Muriel Bowser

DC Makes Gains in Fighting HIV; Free Home Test Kits Available

D.C. now offers a free, at-home HIV test kit that gives results in 20 minutes. At-home tests for other STDs will be available soon

HIV Oral Test
Jim Watson/AFP via Getty Images

D.C. has made what the mayor called “good progress” in fighting the HIV epidemic, officials said Thursday. Data shows Black residents are still disproportionately affected.

Fewer people are being diagnosed with the virus and the majority of patients are treated within 90 days of learning their positive status, the city’s annual report on HIV says. The city has met the first of four goals that officials said in 2016 that they wanted to meet by this year; an estimated 90% of residents with HIV know their status. 

The mayor highlighted the city’s efforts to prevent the spread of the virus and treat patients quickly, and said more is on the way. 

“Our goal of ending the HIV epidemic in DC is not yet done, and we will continue to work to ensure equity in services, reduce stigma as an access barrier, make testing easier, support needle exchange and keep people HIV negative,” she said in a statement. 

Here's new data from

More than 12,000 residents have been diagnosed with HIV, making up 1.8% of the population. Black and Latino residents are disproportionately affected, with 2.8% of Black residents testing positive. 

Most people known to have the virus in D.C. are Black men who have sex with men, and Black men who have sex with men and also are injection drug users. This group, combined, makes up 28% of known cases.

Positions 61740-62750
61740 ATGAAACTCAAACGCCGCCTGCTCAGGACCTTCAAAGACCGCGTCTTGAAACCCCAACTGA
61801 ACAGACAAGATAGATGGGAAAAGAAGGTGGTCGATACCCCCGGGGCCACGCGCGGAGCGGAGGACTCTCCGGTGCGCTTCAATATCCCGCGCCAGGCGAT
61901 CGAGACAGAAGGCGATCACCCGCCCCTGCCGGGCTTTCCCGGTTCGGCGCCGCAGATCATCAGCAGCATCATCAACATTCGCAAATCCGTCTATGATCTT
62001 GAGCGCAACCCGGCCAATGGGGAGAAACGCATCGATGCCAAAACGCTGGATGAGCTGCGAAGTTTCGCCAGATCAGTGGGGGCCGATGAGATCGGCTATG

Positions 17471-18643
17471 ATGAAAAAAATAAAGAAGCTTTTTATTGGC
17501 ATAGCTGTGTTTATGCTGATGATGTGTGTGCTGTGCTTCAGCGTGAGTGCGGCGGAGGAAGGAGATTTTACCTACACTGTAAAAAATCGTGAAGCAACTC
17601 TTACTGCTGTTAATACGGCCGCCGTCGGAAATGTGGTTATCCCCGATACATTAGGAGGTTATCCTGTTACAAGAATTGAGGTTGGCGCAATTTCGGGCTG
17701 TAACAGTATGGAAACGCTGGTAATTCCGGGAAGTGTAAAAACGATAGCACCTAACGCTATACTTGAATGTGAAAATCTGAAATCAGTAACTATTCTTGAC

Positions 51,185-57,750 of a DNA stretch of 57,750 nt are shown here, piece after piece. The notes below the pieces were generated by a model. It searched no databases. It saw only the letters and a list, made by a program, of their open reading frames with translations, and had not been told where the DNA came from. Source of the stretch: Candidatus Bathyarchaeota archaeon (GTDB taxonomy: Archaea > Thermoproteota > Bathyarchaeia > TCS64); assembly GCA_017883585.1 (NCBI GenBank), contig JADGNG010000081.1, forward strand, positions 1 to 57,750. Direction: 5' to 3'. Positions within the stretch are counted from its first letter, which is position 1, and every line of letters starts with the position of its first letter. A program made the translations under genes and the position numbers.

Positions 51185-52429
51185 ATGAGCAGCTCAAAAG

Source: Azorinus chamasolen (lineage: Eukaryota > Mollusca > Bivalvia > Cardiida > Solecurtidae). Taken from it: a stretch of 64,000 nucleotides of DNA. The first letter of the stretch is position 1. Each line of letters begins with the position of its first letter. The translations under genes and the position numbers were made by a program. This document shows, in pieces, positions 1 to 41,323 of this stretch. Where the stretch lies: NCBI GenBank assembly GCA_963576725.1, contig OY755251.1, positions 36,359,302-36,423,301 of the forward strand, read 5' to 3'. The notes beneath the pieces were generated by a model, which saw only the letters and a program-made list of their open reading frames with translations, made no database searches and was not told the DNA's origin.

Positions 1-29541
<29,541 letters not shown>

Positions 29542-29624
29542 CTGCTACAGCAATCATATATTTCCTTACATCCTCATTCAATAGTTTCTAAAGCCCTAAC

Black heterosexual women make up the second largest group of D.C. residents with HIV, with 16% of cases. From 2015 through 2019, men had more than 70% of cases.

Wards 7 and 8 have some of the highest virus rates in the city.

At a news conference Thursday morning, Health Director Dr. LaQuandra Nesbitt said city needle exchange programs helped significantly lower infections along injection drug users. Just two HIV cases in 2019 were attributable to injection drug use, down from 150 cases in 2007. 

It’s easier than ever to get tested for HIV in D.C. Since June, the health department has offered a free, at-home test kit. You swab your mouth and get your result in 20 minutes. At-home tests for other sexually transmitted infections are set to be released this month. 

To get a free HIV test kit and learn about other ways to get tested, go to For help with treating HIV, go to

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